Learning to Shoot with Air Rifles and Rimfires
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Learning to Shoot with Air Rifles and Rimfires

Learning to Shoot with Air Rifles and Rimfires




      

Learning to Shoot with Air Rifles and Rimfires


Learning to Shoot with Air Rifles and Rimfires

Our British cousins have proved on occasions that a green man can learn rifle shooting faster with an empty gun than when at once started in with a full charge military rifle. By way of proving to the student the value of his aiming and pulling they have invented a sub-target practice rod, a steel rod the length of the barrel, actuated by a coil spring which is released by the pull of the trigger. A target is hung up a few inches in front of the muzzle, and on pulling the point of the rod is driven into it, thus demonstrating the accuracy of the aim.

Whatever utility the sub-target rod may have, our Briton seems generally to prefer an air rifle. In air rifles there is little doubt that England leads this country or any other. Air rifle barrels are attached to the army gun, thus giving the novice the same weight, sights, and trigger pull as though he were using the service rifle. The air rifle missiles are very accurate; ten shots have been placed in a half inch circle at twenty-five yards, with power enough to drive the bullet through three-fourths inches of pine. Beyond question good practice can be had with an air gun at distances of from seven to twenty-five yards and ammunition is cheap, fifteen cents a thousand rounds.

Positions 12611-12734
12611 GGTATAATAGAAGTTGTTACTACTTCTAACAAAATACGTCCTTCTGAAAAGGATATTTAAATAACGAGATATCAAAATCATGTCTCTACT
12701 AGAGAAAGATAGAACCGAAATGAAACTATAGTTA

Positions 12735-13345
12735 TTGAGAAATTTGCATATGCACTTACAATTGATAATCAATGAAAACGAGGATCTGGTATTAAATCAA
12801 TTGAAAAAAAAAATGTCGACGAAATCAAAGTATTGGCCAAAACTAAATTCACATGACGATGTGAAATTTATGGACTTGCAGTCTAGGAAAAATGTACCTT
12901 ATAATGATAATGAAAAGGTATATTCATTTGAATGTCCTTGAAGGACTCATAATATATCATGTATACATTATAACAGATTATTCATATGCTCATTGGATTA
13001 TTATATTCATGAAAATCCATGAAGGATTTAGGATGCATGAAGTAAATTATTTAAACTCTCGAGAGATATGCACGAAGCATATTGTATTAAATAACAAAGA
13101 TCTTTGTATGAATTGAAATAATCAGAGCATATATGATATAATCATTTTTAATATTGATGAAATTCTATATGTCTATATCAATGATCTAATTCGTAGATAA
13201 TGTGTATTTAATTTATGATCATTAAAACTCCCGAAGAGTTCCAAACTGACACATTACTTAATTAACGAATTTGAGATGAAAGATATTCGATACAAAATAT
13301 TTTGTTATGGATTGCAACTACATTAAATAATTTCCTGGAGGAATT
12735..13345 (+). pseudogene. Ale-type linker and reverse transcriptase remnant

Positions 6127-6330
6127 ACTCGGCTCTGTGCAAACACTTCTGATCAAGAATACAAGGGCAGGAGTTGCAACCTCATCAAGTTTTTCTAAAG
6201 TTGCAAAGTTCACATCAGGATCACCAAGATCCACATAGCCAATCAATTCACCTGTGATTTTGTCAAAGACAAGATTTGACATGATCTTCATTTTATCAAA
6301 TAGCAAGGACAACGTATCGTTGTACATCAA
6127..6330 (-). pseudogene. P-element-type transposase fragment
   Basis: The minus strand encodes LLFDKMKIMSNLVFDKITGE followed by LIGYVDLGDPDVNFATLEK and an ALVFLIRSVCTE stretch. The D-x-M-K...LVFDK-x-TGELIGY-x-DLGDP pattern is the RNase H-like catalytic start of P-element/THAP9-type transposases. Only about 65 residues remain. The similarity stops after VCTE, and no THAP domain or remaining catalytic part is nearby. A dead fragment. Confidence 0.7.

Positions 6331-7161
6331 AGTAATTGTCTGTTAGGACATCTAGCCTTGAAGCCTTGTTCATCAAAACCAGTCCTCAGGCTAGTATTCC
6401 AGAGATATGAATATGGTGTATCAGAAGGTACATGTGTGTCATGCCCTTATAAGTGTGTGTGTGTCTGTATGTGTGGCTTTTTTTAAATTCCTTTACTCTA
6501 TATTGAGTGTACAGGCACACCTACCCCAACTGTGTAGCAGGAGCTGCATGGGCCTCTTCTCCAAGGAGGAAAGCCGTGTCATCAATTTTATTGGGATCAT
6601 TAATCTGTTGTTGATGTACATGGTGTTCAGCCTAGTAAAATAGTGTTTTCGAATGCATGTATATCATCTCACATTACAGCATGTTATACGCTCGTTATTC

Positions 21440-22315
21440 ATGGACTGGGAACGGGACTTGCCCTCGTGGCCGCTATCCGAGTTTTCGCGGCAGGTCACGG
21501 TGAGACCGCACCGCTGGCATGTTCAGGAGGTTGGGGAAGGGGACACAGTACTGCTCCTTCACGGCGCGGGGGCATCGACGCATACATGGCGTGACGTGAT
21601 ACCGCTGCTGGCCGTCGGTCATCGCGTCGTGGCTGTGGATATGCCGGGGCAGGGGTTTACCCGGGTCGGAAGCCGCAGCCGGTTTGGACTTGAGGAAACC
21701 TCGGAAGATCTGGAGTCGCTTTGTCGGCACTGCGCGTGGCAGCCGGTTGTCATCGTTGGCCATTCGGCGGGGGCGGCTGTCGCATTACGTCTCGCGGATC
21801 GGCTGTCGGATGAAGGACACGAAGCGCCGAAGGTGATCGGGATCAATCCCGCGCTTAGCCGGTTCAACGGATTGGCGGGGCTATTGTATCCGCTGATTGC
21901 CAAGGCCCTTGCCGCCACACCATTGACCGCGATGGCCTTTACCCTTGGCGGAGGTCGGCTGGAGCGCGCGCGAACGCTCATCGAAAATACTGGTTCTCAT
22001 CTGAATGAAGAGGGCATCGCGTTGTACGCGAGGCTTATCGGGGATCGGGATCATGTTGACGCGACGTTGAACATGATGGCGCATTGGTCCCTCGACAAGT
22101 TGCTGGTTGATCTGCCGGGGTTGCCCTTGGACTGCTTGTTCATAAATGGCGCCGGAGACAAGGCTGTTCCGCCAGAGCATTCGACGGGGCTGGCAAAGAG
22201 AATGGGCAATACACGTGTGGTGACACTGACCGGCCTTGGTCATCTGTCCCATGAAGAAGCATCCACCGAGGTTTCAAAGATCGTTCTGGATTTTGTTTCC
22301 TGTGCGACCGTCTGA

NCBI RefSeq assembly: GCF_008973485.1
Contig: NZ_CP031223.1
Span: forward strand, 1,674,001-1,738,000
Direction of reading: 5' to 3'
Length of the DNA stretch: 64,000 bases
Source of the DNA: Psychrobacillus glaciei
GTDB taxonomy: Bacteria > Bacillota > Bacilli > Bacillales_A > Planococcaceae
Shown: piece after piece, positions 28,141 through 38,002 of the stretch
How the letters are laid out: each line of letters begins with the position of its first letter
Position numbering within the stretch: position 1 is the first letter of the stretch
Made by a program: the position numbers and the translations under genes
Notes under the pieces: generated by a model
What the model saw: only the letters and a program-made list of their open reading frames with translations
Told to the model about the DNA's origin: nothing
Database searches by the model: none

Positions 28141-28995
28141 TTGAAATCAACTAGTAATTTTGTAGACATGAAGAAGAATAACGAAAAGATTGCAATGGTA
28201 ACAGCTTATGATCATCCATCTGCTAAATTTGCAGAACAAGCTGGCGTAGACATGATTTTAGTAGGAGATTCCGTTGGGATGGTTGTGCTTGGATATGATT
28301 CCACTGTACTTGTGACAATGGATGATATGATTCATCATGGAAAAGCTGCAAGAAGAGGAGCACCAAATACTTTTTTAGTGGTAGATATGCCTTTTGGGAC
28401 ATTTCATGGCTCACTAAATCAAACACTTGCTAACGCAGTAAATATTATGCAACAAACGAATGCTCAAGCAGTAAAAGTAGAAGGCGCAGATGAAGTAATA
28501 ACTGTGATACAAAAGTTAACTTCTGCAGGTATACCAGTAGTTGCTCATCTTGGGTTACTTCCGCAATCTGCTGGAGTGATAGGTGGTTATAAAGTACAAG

In this country the .22 short takes the place of the sub-target rod and the air rifle. The ammunition is more accurate, and while it costs more, yet the man who can find time to practice will rarely consider the small cost of cartridges a matter of moment. The student with military tendencies can procure a .22 musket an army gun in all but caliber, in this way becoming perfectly familiar with the service arm. However, for general purposes the .22 single-shot or pump-action rifle will be found all sufficient.

Indoors or out, whichever may be most convenient, at distances from ten yards up the beginner should now practice at every opportunity. If his work is to be of practical benefit his off-hand firing should be with extended arm only. No desire to put up finer scores must be allowed to tempt him into trying the use of any form of hip or body rest.

Askins, Charles. Rifles and Rifle Shooting. New York: Outing, 1912. Print.

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